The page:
Canine Cognitive Dysfunction (CDS) is the age-related deterioration of cognitive abilities (normal body functioning that is conditioned or remembered) characterized by behavioral changes in dogs that cannot be attributed to general medical conditions such as brain tumors, infection, or organ failure. Recent studies show 48% of dogs 8 years of age and older exhibit at least one clinical sign of this condition.

CDS is not “normal aging.” It is related to several pathological changes that may occur in the brain. The progressive, degenerative course of CDS involves a gradual decline of functions that are normally “remembered” sufficient to produce functional disability in the home and/or as a family member.

Recognition of the clinical signs by the owner is usually the first step in diagnosis. Next, the veterinarian must do a comprehensive physical exam and the appropriate laboratory testing to identify medical conditions that may be contributing to the clinical signs.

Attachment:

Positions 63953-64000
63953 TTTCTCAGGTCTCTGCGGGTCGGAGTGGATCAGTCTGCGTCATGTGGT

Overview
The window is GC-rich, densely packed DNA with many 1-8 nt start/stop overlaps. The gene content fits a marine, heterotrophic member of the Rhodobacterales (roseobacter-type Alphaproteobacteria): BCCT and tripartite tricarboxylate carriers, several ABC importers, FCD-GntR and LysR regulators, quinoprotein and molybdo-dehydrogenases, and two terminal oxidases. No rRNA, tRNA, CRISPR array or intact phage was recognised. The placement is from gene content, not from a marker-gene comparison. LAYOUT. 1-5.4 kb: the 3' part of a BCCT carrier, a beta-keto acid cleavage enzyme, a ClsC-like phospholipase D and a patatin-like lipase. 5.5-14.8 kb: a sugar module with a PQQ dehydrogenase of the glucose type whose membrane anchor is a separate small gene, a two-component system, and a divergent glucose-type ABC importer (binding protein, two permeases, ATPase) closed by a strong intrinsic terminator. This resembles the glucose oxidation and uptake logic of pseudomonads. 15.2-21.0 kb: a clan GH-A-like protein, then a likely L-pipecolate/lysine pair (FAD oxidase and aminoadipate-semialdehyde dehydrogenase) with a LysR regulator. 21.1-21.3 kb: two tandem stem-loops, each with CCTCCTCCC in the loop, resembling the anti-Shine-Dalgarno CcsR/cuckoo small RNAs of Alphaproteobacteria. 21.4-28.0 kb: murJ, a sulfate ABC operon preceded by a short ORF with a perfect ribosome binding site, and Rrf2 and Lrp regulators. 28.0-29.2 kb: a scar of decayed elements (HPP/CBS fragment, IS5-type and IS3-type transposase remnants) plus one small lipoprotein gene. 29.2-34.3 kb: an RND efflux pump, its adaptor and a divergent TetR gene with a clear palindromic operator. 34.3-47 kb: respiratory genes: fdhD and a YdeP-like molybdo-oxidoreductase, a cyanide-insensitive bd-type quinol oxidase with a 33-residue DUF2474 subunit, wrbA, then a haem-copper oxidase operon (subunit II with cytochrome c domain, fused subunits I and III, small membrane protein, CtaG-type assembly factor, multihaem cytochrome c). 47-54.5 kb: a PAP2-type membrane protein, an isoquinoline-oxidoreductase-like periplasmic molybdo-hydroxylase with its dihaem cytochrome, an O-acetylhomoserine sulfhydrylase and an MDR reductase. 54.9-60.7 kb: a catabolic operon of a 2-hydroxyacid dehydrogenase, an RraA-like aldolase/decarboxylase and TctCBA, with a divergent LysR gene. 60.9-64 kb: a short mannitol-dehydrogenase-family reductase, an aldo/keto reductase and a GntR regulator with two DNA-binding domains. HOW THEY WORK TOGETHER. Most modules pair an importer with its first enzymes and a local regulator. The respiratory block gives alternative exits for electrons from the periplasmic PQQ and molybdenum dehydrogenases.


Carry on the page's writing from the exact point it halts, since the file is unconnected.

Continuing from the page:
Wanders aimlessly
Gets “stuck” in corners or behind furniture
Stares into space or at walls
Has difficulty finding the door
Does not recognize familiar people
Does not respond to verbal cues or name
Appears to forget reason for going outdoors

Abnormal Sleep/Wake Patterns:
Sleeps more in a 24-hour day
Sleeps less during the night
Decrease in activity
Increase in wandering or pacing

Loss Of Housetraining:
Urinates/defecates indoors
Signals less to go outside

Decreased or Altered Response To Family Members:
Solicits less attention
No longer stands for petting (walks away)
Less enthusiastic greeting
No longer greets owners